New revelations stated that baptism was essential for those capable of repentance (of their own sins—not for the ‘original sin’) and had reached the “years of accountability” (later defined as eight years old). ³ Even though the Church had yet to be organised, those revelations made baptism a requirement for membership (and all converts previously baptised into other Christian denominations had to be baptised again). Those who had been baptised would need to be confirmed members of the Church (by the laying on of hands for the gift of the Holy Ghost by those who had authority). Then, all who had faith and worked righteousness would gain eternal life.

Over the next six months, Joseph continued to receive revelations pertaining to the organisation of the Church: its governance through ‘common consent’; the duties of elders, priests, teachers, deacons, and members of the Church; the importance of the sacrament (in remembrance of the Lord Jesus, as in Protestantism) and the manner of its administration.

Meanwhile, Oliver supervised the printing of the Book of Mormon. He had tried to translate the golden plates but to no avail. However, he shared a vision with Joseph and David Whitmer—an early convert, and friend of his—in which an angel showed him the golden plates. Martin Harris said he saw a similar vision later that day. They became ‘the Three Witnesses’.

In March 1830, the Book of Mormon was on sale at a bookstore in Palmyra, New York, and early April 1830, Joseph wrote: “We obtained of him [Jesus Christ] … the precise day upon which, … we should proceed to organize his Church once more here upon the earth.”

And so it was that on April 6, 1830, one year and a day after Joseph and Oliver met, the Church was organised in the presence of 30 to 50 people. Joseph, Oliver and four other men who had previously been baptised—Hyrum and Samuel (brothers of Joseph), and David and Peter Whitmer (whose father had opened his home for the translation and the day’s meeting)—were the incorporators of the Church, “agreeable to the laws of our country.” ³ The Prophet’s father and mother were there. Both had believed his accounts of the First Vision and had encouraged him from the start.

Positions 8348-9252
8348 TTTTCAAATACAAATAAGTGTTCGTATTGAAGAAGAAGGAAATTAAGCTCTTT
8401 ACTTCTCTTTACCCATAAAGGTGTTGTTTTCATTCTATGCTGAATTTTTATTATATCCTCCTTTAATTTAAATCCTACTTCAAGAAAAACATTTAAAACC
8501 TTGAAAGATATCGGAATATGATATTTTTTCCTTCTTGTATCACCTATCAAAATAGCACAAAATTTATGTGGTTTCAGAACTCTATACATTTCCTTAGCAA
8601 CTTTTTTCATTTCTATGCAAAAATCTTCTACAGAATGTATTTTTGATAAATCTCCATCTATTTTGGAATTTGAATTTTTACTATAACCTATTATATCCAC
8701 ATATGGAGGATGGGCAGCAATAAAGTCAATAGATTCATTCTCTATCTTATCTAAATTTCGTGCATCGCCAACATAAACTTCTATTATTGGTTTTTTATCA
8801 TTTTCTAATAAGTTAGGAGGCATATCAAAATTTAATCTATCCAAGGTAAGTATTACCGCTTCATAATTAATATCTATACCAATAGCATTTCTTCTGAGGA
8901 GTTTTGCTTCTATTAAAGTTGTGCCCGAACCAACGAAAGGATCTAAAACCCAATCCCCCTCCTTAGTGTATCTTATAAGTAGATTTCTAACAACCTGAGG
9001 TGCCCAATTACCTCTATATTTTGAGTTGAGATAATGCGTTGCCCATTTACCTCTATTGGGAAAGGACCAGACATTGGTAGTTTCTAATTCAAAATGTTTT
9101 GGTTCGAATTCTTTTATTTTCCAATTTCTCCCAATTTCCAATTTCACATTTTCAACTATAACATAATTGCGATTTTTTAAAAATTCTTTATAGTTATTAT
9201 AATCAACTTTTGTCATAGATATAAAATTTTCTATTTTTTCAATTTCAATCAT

On that April day, no one needed to know…


No minutes of the meeting exist. Under the principle of common consent, they must have voted to have the church organised and the vote be unanimous. They must have sustained Joseph and Oliver as the presiding officers of the Church. The sacrament would have been administered to those who had been baptised (probably the first time this ordinance was performed in this dispensation). Oliver—the first baptised Latter Day Saint and presiding officer—spoke in meeting “the first public discourse that was delivered by any of our number” ² 

Joseph baptised his own father and gave free course to tears of gratitude and emotion. That day, many of those who had been baptised received the gift of the Holy Ghost—the baptism of fire was as necessary as the baptism of water. Following the confirmations, “the Holy Ghost was poured out upon us to a very great degree—some prophesied, whilst we all praised the Lord, and rejoiced exceedingly.” ² In a revelation, the Lord manifested his acceptance of the Church—His Church—and his recognition of those called to be its presiding officers. ³